A DA is going to base his or her offer on what kind of a danger that DA thinks you are to the community, his or her direction from a supervisor and how strong he or she thinks a case is. A good criminal defense attorney will help you look through the discovery in your case, weigh its strengths and weaknesses, and explaining possible legal defenses there may be. As for whether or not the case will be pled down, it's true that the vast majority of cases are pled out, either for a reduced sentence or to a lesser charge or both, but it is impossible to say in your case what may be the outcome. At this moment, you are facing a felony charge that would have a serious impact on your life if you were convicted; you ought to seek some help.

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  • Consequences for ticket issued in CO state for suspended license and missed court date

    I got a ticket for driving with a suspended liscence and I missed my court date. Are the consequences if I wait three weeks to turn myself in?

    Aaron’s Answer

    For the purpose of my response, I'm reading your last sentence as "Are there consequences if I wait three weeks to turn myself in?" When you failed to appear for your court date, the judge issued a warrant for your arrest and in all likelihood set a bond in the amount of the schedule for his courtroom. There is not a timeline of penalties for being wanted on a warrant. However, if you wait to turn your self in on a warrant, you run the risk of being arrest at a moment and a place that you were not expecting. You also run some risk of having Sherriff’s officers out looking for you depending on how important you are to them.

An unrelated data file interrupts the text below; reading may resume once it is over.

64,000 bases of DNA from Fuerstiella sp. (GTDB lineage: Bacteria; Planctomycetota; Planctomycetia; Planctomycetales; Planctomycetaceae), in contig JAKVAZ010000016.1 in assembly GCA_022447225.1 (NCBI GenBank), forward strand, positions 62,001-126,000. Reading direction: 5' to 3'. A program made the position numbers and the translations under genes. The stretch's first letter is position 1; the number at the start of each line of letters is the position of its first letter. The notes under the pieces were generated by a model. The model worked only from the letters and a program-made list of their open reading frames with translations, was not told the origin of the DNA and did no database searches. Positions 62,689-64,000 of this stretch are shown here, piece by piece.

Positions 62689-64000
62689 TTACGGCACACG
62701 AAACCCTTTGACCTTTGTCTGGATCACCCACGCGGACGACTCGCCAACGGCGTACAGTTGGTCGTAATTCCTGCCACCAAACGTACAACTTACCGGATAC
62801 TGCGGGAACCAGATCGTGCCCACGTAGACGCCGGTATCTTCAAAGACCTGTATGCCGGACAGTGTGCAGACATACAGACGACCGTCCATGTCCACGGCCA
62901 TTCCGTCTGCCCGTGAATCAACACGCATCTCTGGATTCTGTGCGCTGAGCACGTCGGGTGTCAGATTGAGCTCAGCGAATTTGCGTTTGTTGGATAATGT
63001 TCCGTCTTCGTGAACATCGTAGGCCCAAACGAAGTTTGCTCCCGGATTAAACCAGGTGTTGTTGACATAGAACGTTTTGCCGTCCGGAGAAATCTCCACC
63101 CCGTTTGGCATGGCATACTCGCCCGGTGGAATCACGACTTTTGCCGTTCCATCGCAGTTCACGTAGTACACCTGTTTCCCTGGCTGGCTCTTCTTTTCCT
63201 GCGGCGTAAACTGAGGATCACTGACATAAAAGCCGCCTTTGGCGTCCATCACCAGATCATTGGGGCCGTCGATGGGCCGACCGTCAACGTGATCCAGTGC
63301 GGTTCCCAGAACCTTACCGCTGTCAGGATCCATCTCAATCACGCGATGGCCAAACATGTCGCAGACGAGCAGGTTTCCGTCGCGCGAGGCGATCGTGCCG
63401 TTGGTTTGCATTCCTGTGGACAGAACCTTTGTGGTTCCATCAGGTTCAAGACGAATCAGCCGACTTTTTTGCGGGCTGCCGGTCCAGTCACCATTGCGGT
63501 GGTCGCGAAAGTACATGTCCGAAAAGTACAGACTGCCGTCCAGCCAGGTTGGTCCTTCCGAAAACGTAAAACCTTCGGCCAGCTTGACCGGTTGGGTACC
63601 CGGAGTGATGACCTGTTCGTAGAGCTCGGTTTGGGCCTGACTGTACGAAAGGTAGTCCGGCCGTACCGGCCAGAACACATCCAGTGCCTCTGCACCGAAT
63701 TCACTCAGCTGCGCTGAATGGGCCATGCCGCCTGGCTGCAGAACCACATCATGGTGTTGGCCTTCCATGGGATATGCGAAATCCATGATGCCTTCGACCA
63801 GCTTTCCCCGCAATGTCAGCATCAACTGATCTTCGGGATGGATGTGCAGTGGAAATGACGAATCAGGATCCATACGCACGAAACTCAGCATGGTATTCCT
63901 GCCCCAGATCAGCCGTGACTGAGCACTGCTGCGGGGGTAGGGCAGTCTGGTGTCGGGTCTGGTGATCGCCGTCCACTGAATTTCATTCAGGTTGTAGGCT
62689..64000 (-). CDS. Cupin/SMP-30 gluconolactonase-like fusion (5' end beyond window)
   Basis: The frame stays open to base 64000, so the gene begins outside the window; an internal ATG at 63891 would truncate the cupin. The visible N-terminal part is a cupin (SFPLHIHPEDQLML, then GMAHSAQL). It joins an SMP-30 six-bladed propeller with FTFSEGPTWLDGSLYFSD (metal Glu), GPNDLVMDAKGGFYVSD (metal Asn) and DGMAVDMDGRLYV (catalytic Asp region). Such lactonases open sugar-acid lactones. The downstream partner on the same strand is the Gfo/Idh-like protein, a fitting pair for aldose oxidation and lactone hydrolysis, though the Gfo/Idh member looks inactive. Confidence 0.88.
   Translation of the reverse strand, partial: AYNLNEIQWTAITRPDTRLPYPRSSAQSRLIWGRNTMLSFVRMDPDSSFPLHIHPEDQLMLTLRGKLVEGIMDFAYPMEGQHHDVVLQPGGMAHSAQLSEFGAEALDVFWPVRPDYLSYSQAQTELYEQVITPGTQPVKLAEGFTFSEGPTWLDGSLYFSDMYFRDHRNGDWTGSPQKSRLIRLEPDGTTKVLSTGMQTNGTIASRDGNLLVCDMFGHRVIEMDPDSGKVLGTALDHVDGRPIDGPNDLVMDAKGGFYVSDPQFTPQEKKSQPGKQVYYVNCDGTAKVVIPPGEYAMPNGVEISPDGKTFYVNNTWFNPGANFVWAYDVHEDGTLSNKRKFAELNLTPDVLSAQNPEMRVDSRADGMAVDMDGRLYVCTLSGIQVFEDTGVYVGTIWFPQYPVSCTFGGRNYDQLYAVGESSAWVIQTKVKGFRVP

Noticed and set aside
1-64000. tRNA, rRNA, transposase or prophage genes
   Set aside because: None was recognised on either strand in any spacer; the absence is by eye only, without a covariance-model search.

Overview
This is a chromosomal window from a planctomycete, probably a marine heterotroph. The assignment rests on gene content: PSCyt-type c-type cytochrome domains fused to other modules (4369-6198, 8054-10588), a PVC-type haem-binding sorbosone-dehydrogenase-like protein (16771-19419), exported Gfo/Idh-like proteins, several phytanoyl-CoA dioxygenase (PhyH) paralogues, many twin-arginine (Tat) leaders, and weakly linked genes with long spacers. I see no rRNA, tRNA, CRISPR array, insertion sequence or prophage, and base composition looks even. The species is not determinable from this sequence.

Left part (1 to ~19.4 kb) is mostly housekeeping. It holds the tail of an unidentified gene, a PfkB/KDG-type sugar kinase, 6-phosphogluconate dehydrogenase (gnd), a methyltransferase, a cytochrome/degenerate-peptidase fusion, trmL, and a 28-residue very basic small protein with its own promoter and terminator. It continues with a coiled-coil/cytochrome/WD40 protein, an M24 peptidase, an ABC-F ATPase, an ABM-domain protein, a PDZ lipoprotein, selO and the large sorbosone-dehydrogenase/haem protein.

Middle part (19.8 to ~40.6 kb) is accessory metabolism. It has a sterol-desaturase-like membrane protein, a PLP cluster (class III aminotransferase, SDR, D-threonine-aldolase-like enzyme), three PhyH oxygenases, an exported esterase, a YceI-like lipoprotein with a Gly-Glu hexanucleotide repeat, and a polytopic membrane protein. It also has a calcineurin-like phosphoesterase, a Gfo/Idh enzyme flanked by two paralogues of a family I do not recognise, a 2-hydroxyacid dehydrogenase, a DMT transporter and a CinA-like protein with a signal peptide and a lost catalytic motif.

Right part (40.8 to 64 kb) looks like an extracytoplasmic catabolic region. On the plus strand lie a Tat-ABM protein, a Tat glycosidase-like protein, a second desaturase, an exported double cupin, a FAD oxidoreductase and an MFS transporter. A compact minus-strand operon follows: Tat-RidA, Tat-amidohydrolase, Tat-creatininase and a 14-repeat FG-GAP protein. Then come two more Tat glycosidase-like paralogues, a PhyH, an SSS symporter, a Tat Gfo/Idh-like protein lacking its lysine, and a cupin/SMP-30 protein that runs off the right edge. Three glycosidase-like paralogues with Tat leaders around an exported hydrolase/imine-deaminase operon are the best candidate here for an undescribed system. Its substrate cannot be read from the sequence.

Some District Attorney’s offices have a policy about what they will offer on a DUR/DUS ticket if the person charged can get their license back immediately. When you have a warrant out for your arrest or owe money to a court in Colorado, the DMV will not issue you a license regardless of whatever else may be holding up your license. Waiting while there is a warrant for your arrest may mean the DA won't extend you their normal offer. You need to work on this problem now; there may be pretty big downsides to putting it off.

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  • 24 y/o arrested for dui she has no priors not even a speeding ticket, could she receive jail time, should we retain a lawyer